10. SquareSpace

SquareSpace is an excellent website to show off images and designs — and it’s practically tailor made for newbies and people with no coding knowledge. It leverages drag and drop themes with customizable layouts, so you’ll be able to create a website unique to you and your portfolio.

Like a few other options on this list, SquareSpace is completely free to use but has premium offerings starting at $9 / month.

Honorable mention: Semplice

Semplice is a paid website portfolio builder — but it’s so good, we think it’s worth a mention on the list. It was launched in 2014 so it’s fairly new to the scene. Semplice is based on WordPress and comes with its own visual content editor that allows designers to craft their own portfolio.

It also comes with a lot of features such as customizable typography presets, page transitions, and the ability to add animation to your content.

Prices start at $99. Descriptions of each tier is below:

  • Single ($99). Comes with a license, content editor, custom fontsets, and fullscreen cover.
  • Studio ($138). Comes with an Instagram and Mailchimp module, a gallery module, and Semplice Blocks — their predefined layout templates.
  • Business ($599). Comes with all the features of the previous two as well as 10 licenses for commercial use.

Dos and don’ts of your portfolio website

Now that you know about a few great websites you can create your portfolio for free, let’s take a look at some best practices for approaching your portfolio.

Do have a goal in mind

Your portfolio website should have a goal. This will help guide all your decisions from what to put on the portfolio to the text you’ll include on it.

So when you’re building it, ask yourself: What do you I want users to do when they get to this portfolio? Do I want them to contact me about work? Do I want them to sign up for my newsletter? Do I want to connect with them on Behance or Dribbble?

When you have a concrete goal, you’ll be able to recognize the steps you need to take with your portfolio to help get you there.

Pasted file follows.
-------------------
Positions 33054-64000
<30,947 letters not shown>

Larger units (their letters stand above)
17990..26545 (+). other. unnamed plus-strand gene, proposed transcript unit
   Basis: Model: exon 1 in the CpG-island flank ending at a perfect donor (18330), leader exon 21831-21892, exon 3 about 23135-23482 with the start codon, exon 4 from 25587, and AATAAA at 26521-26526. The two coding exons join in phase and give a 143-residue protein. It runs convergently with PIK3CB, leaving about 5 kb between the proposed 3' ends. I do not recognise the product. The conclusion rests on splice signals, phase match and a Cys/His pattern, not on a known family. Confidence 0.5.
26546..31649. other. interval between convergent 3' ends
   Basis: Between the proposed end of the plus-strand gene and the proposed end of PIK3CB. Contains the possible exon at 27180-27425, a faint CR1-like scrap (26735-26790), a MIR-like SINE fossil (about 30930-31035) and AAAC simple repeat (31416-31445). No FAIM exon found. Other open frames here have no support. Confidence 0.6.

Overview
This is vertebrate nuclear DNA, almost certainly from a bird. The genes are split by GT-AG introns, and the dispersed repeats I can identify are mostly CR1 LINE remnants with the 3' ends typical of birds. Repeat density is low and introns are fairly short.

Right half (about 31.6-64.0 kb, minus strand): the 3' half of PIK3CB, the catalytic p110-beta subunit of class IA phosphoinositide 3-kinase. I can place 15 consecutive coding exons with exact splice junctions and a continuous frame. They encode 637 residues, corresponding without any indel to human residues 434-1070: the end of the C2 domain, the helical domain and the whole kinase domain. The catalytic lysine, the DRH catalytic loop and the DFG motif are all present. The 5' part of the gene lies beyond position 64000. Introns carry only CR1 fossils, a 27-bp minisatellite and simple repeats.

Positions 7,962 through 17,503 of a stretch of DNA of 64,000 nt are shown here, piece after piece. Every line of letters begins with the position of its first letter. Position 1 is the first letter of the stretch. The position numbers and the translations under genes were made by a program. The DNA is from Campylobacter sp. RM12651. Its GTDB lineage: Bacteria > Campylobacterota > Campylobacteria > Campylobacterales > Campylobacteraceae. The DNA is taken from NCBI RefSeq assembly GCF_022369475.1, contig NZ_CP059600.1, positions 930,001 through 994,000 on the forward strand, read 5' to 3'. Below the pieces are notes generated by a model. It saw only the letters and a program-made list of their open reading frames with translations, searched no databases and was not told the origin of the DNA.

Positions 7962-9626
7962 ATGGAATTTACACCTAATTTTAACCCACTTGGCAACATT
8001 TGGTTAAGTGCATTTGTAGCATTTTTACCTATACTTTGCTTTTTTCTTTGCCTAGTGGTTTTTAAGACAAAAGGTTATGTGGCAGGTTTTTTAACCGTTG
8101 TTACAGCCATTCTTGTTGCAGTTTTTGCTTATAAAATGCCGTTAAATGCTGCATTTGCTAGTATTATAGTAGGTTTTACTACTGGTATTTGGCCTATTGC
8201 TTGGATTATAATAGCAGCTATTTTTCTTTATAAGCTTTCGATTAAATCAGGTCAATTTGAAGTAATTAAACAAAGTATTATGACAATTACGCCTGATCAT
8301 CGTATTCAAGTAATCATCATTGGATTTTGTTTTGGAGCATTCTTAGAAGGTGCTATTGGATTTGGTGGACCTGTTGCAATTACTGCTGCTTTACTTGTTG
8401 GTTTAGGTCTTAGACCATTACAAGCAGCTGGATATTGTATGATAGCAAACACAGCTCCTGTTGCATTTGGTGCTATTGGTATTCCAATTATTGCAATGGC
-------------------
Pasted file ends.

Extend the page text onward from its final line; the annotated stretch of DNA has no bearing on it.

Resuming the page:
Don’t showcase absolutely everything you’ve done

Think of your portfolio as your resume. You want to tell a story about your career while showing off only the best pieces of you have to offer. That means including the things that you’re proud of while leaving the rest to the cutting room floor.

For example, that web page you created as part of a class project in undergrad might have been pretty cool at the time — but is it something you really want to show off now in your career?

On the other hand, if you just finished a design that wowed your employers and really helped your users, then that’s something you should include!

Do keep everything up to date

To give prospective clients and users a better idea of who you are and the kind of work you do, you should always have recent work on your portfolio. That means including recent projects that you’re proud of as well as ones that might be germane to the types of clients you want to draw in.

After all, you want your portfolio to be representative of your talents and skill level now rather than years ago.

Don’t sleep on testimonials

There might not be a better marketing tool than a satisfied customer who’s willing to sing your praises. That’s why it’s important that you include testimonials and recommendations when you can throughout your portfolio.

And it’s simple: As soon as you complete good work for a client, ask them for a testimonial. You can even make it easier on them by pre-writing it and simply getting their approval.

Do be yourself

As important it is to remain professional when creating your portfolio, you also shouldn’t be afraid to inject a bit of your personality into it as well. This can come in a variety of different forms including how you write the copy, how you design the website, to even the projects you choose to show off.

It helps remind potential clients that you’re human too — and potentially someone fun and personable enough to work with.

Collaborate in real time on a digital whiteboard